November 23, 2014

An Observation: Small Works by Big Authors

There is something I have noticed lately - some big (as in famous, high profile) authors that I follow have been writing smaller works lately.

No, this is not a complaint but a trend I have noticed recently, which is most likely coincidence. I am most likely (literally) reading too much into it. 

Some of these works are a part of the world of their more famous writings, other times it is unrelated. Here are some examples.

The Ocean at the End of the Lane by Neil Gaiman

Great book. My paperback copy clocks in at...178 pages of story, and it begins on page 3.

The Wind Through the Keyhole by Stephen King

This is basically The Dark Tower Book 4.5, but it was written after the seventh book, which is where the story ends. Making this book the 8th one published. my paperback begins on page 3, and is 384 pages. This title is longer than The Gunslinger, though that one is the first book in the series. The rest of the Dark Tower books have are longer than 385 pages. Keyhole is also a 'side story' of sorts - not essential to reading and finishing the 7 main books. But provides more information and 'links' books 4 and 5. Interesting that King wrote a story set in his universe after the main story has already finished and placed it as neither a prelude or follow-up, chronology wise. As far as I can C.S. Lewis did that also, perhaps. 

The Slow Regard of Silent Things by Patrick Rothfuss

The next book in Pat's fantasy trilogy is the third and final one, with the possible title of The Doors of Stone. The Slow Regard is a short story (or novella, I forget which is the proper term that Pat gave it) which takes place in his world - a kind of side story. It is by far his shortest work, and to my knowledge the only title that is not a 'big' (main) book to have its own separate release. Some of his other works have appeared in anthologies, but not individually yet. As I am waiting for the paperback release I do not own it yet.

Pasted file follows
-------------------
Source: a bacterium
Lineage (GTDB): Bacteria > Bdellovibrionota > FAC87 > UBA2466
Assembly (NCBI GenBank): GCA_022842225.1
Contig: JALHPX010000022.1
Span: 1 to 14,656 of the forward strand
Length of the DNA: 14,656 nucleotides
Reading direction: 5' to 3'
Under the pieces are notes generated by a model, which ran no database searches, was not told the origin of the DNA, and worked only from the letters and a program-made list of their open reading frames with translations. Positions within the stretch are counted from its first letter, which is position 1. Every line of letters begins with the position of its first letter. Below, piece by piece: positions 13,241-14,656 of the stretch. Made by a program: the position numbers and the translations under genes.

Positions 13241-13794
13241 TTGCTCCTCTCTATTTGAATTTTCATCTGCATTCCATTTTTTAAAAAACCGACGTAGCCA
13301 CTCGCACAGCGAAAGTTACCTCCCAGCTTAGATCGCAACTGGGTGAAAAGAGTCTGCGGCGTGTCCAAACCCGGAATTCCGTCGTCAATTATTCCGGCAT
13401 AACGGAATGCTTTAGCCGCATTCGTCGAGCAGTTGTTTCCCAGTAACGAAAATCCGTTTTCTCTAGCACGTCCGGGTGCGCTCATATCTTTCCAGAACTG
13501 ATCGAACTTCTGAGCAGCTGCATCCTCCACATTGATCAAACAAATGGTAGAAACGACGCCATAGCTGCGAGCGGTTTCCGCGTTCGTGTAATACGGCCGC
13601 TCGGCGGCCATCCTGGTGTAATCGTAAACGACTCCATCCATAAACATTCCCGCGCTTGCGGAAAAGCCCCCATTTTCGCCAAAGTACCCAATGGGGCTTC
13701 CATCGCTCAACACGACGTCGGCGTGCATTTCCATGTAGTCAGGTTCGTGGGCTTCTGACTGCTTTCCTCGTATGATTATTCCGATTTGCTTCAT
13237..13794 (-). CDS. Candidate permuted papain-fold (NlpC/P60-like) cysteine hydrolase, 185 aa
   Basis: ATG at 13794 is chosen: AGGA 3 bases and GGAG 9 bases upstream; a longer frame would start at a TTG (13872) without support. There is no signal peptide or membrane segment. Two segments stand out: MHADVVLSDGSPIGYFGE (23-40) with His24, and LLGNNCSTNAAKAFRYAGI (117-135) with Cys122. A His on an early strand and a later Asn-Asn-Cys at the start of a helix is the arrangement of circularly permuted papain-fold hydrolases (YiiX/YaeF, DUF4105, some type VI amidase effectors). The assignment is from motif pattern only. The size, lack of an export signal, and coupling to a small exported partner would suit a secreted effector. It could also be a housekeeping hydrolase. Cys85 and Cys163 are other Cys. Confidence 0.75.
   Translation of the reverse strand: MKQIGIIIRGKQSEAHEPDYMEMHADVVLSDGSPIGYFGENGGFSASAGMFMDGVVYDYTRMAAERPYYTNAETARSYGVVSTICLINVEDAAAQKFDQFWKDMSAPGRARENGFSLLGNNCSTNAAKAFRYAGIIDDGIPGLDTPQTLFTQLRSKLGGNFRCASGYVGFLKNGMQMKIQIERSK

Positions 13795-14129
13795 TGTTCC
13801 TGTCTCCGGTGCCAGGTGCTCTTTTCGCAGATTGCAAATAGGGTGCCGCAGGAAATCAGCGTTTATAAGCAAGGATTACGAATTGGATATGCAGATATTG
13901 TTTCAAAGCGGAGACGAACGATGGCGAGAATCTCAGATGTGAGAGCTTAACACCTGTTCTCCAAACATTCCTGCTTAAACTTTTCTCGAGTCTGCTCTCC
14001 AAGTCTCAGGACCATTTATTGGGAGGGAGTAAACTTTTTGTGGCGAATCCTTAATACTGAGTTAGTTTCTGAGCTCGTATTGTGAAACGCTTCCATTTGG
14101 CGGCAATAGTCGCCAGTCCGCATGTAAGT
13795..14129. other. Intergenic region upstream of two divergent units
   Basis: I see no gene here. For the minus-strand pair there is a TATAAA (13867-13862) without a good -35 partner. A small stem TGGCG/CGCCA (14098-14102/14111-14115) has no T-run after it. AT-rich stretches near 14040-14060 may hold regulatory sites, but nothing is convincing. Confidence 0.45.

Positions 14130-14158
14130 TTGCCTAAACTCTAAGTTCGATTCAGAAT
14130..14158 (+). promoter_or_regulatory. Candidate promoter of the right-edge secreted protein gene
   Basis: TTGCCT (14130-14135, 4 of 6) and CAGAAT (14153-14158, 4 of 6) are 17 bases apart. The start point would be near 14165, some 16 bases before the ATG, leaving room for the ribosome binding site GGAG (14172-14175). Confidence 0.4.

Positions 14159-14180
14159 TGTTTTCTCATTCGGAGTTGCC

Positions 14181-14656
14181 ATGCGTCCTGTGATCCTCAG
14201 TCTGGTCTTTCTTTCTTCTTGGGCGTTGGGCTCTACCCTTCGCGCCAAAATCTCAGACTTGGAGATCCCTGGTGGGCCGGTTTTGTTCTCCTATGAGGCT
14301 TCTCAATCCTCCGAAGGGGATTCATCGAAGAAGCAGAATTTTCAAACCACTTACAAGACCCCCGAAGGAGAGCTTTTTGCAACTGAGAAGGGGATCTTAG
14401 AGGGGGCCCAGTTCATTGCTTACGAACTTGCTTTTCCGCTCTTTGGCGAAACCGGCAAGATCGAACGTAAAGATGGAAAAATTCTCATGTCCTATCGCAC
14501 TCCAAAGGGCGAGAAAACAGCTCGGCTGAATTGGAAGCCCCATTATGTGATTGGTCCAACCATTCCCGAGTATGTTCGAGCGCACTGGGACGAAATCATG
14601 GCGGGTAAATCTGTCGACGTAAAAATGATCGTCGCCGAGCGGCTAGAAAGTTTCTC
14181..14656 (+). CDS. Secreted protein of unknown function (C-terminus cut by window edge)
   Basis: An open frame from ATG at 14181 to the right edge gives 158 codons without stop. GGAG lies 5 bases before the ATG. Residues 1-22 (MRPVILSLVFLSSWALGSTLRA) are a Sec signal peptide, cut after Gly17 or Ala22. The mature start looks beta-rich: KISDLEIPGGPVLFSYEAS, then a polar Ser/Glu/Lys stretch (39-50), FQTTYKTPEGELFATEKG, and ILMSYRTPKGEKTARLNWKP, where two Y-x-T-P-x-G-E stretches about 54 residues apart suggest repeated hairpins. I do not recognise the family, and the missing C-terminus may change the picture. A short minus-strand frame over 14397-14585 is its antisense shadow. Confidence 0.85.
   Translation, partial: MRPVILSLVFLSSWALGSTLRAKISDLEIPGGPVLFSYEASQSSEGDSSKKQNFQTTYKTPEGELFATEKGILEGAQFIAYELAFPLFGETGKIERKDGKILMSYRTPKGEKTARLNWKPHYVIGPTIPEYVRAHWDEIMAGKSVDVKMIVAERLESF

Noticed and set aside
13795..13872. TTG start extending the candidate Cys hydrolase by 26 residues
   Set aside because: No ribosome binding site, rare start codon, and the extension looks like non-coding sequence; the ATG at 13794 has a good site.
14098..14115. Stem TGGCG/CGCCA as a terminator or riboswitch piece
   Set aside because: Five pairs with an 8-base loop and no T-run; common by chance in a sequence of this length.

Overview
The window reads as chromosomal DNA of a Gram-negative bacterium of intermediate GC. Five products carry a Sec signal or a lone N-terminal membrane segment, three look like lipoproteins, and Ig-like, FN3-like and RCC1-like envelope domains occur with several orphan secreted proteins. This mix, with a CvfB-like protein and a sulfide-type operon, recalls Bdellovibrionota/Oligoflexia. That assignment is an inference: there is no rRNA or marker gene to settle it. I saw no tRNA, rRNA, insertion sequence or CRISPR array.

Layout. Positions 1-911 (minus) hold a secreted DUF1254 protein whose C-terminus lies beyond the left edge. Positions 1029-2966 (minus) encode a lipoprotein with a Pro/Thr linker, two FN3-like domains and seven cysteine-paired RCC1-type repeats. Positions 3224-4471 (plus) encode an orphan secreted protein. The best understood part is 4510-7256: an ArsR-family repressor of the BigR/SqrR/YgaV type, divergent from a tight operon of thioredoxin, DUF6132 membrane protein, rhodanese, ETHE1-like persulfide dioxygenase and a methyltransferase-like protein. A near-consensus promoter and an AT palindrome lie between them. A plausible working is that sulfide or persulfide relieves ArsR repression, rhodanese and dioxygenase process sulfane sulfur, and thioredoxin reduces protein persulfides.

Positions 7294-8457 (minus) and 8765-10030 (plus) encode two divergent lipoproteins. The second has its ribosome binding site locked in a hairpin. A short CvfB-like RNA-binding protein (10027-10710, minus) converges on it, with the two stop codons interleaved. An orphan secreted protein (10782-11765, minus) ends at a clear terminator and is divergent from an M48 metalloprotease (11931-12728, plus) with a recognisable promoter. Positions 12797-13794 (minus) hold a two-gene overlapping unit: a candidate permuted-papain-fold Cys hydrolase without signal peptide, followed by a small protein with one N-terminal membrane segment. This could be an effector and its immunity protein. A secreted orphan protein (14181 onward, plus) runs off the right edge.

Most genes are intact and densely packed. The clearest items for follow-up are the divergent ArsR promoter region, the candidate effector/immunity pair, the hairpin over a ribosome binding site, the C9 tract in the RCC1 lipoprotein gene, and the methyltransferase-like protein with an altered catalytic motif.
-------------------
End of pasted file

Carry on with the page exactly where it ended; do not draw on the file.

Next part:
The Ice Dragon by George R.R. Martin

This one kind of counts, kind of doesn't. According to the 2014 re-release by Harper Voyager, it takes place in the same world as A Song of Ice and Fire. Written by George R.R. in 1980, this predates A Game of Thrones, the first book in Ice and Fire series; which was published in 1996. It has been released a few times since. the latest version, is fully illustrated and contains around 130 pages. Since this reissue came out during the Ice and Fire series, it gets a mention. 

The Fall of Arthur by J.R.R. Tolkien 

The Fall of Arthur is an unfinished poem by Tolkien. The book which came out not too long ago presents what Tolkien wrote of the poem, as well as other contents (Foreword, Note on the Text, Evolution of the Poem, and an Appendix on Old English Verse) however the poem itself is only about 45 pages in length.
Poems are vastly different than 'fiction' or 'fantasy', so this is to be expected. However, with the recent releases of The Children of Hurin, and The Legend of Sigurd and Gudrun, the Arthur poem is physically quite a small book. Also, the recently released Beowulf is much longer than it. 

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